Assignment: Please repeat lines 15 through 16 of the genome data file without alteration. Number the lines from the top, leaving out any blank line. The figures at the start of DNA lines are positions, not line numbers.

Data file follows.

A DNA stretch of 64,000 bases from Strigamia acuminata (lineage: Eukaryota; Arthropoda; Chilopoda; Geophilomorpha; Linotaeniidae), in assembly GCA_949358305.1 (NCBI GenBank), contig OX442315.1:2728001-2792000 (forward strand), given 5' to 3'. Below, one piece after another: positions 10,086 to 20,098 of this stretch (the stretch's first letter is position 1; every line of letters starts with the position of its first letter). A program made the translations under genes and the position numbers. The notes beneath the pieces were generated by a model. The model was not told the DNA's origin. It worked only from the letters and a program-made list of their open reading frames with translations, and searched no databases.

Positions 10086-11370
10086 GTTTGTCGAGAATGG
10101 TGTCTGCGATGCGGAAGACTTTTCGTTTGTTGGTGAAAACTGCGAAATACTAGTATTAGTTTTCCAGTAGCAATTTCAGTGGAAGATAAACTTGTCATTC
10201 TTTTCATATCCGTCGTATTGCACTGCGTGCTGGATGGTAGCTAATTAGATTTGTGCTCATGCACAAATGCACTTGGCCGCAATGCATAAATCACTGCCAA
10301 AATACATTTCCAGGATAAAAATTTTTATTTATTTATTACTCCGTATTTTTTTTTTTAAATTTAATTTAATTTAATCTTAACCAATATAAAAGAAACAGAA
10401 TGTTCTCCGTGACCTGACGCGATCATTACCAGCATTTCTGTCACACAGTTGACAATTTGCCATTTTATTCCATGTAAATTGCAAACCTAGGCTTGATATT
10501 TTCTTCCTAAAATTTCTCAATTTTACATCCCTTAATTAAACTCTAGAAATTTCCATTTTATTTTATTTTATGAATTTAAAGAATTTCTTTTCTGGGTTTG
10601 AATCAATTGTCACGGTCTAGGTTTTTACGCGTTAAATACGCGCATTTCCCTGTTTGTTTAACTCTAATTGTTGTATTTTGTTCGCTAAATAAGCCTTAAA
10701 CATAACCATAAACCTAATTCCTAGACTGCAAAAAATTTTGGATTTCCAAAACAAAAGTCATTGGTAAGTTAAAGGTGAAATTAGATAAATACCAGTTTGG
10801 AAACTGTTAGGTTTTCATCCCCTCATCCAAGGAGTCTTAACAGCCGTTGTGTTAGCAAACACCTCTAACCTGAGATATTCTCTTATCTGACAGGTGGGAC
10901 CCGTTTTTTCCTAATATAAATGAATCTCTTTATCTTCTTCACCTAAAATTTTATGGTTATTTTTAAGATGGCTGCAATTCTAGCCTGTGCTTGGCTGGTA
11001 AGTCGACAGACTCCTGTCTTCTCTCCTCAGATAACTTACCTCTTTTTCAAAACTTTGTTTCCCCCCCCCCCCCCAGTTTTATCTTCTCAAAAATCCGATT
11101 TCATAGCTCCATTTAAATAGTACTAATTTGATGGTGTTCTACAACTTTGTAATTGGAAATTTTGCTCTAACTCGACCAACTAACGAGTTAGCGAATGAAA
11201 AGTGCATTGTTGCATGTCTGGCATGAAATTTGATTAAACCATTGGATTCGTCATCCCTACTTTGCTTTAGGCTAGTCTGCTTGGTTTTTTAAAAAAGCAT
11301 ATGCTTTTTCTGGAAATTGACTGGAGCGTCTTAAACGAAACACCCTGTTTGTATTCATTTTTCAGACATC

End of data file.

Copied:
11201 AGTGCATTGTTGCATGTCTGGCATGAAATTTGATTAAACCATTGGATTCGTCATCCCTACTTTGCTTTAGGCTAGTCTGCTTGGTTTTTTAAAAAAGCAT
11301 ATGCTTTTTCTGGAAATTGACTGGAGCGTCTTAAACGAAACACCCTGTTTGTATTCATTTTTCAGACATC